No one likes to have their time wasted – especially on things that could have been addressed previously or avoided all together. Recruiters know this better than anyone else as their days are filled with hundreds of tasks around sifting through resumes while searching for the next star candidate.
If you happen to be working with a recruiter internally or externally – there are four things you should stop doing now to avoid alienating yourself and losing a valuable lifeline for your own career success and sanity.
Not being prepared.
If you are an external candidate applying within a company, do your homework on both the role you are applying for and the company in which it resides. Sounds obvious right? Well you would be surprised at how many candidates think they can B.S. their way through an interview or assume it’s not important because the recruiter is not the hiring manager. Survey says…WRONG. The recruiter is the first line of defense when screening candidates and it won’t take much to waste their time if you are unprepared.
If you are internally working with a recruiter looking for their assistance in filling a role within your organization, make sure you give them everything you want, need and desire in the potential candidate. Don’t assume they know what you want or can read your mind…they can’t and don’t have the time even if they did. Work with them, not against them and provide as much detail as possible so they can get working on the role. In the end time is money.
Using them as bait.
It’s been done more times than worth counting but candidates use offers against each other so that they can either level up in their existing company or strike a better deal with a different one than they are currently interviewing with. No one said you couldn’t have multiple job opportunities at one time but you can be honest with your recruiter as it relates to your activity, potential offers and overall timeline without giving away any specifics. It’s called professional courtesy.
Copping an attitude.
No one enjoys arrogance on any level and if you are copping an attitude with the one person who can assist you in getting what you want than it must not be important enough after all. Domination and arrogance may work if you are some third world dictator but in the world of recruiting it will get you as far as the front door. Try being open, receptive and willing to play ball – you may be surprised how much farther a smile and being courteous gets you.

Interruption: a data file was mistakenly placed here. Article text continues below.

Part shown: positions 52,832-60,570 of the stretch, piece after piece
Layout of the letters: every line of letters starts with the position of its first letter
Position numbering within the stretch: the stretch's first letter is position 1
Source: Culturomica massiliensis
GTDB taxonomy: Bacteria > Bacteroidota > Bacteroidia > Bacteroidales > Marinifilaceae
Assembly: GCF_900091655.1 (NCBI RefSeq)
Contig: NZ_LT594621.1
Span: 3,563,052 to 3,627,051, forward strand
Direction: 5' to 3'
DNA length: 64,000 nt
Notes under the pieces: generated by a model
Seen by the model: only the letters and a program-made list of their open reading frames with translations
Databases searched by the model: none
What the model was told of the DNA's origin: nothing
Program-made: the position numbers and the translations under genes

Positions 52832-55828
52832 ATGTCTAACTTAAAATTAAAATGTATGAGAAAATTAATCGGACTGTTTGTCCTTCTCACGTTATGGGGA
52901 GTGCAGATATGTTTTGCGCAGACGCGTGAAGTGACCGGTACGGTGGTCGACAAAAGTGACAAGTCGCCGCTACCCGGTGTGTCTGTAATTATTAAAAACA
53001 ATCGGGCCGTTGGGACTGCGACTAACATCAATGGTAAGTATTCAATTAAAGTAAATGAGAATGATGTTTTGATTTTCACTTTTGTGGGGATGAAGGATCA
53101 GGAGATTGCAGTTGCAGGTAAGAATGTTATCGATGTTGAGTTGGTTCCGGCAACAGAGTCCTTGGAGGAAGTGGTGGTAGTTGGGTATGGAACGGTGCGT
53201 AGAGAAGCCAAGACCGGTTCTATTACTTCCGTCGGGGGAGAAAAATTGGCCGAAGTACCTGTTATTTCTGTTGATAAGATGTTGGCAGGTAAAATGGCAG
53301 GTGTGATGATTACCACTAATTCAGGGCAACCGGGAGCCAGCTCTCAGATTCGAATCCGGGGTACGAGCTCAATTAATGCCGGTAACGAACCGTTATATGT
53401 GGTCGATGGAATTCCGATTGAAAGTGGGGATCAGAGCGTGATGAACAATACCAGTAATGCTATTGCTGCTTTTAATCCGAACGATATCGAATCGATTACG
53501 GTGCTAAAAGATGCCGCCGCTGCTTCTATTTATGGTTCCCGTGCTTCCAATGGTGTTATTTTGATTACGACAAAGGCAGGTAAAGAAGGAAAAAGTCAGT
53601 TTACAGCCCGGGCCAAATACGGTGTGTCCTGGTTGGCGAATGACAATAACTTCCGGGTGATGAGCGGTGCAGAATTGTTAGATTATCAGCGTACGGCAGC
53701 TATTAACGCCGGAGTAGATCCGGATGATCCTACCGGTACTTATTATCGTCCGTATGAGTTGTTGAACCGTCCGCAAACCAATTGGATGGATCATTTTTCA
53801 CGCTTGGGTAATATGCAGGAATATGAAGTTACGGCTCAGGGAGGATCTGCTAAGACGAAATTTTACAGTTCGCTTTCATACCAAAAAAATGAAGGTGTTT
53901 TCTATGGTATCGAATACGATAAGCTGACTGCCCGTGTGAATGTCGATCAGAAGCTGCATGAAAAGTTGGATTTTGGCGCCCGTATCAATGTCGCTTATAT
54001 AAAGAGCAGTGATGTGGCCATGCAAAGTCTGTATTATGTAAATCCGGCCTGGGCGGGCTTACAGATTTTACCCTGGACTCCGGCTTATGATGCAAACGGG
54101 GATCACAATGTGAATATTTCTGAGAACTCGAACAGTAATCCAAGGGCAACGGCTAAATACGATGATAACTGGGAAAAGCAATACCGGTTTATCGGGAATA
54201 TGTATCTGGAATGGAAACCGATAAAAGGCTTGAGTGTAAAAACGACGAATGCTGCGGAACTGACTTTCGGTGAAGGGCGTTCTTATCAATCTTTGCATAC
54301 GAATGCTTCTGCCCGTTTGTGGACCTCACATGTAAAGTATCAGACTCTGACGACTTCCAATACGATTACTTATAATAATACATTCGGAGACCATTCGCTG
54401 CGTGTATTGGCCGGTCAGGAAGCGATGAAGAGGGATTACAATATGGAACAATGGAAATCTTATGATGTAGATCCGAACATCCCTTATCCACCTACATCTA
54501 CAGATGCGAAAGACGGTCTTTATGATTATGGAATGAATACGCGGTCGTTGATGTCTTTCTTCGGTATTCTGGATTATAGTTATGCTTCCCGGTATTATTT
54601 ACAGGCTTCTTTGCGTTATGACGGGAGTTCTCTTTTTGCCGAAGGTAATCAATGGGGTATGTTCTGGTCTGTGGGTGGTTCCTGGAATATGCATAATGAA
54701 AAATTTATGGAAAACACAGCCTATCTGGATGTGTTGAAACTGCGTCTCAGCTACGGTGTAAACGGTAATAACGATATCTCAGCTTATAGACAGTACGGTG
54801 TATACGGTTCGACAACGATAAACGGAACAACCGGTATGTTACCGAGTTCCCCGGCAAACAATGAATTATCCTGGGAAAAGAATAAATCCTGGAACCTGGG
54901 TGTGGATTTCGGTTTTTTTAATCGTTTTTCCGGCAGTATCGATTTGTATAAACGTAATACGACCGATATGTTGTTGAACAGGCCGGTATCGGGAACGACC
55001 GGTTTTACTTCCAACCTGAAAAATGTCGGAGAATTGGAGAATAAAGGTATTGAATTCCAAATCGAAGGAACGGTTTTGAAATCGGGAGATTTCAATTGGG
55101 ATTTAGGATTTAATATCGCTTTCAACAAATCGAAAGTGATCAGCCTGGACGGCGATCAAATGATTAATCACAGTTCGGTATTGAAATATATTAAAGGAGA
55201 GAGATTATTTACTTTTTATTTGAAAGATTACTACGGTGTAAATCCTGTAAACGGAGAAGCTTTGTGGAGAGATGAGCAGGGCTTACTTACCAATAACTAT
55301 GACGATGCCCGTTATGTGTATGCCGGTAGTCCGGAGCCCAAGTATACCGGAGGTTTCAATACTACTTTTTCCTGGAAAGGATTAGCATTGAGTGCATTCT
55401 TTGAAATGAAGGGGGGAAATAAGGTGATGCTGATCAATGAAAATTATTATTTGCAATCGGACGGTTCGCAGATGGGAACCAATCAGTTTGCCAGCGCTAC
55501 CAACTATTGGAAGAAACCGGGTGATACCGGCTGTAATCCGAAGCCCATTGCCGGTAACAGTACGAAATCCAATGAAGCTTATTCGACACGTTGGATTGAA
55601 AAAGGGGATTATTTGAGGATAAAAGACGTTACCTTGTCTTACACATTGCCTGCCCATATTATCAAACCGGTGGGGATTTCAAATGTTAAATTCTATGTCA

If you called someone with the intention of needing an answer to something relatively soon – you would most likely be upset if you never heard back from that person again right? So don’t to it to your recruiter. This is common behavior for some candidates to take part in, why? I am not sure, seeing as this would be one way to create utter confusion with your recruiter and most likely toss away any chance of working at that company ever again. If you decided you are no longer interested in the role, then tell them – don’t leave them hanging. It’s like telling the other person after a first date, “We should do this again” when you know all to well you have no intention of doing so. Don’t be afraid to be upfront. It will save them time, and you your reputation.
Since you wouldn’t like having your time wasted, don’t waste someone else’s. It’s pretty simple and works both ways for both parties involved. Recruiters are typically dealing with many variables in placing a candidate; from hiring managers, job descriptions, number of reqs, applicant tracking systems and the list goes on. In the end, you are both working towards a common goal. Make sure you show up and be in communication so you can avoid any pitfalls towards the finish line.
The floor is yours: What else may upset a recruiter and should be avoided?
Please leave your comment below as your insights are greatly appreciated and a learning opportunity for everyone reading this article.
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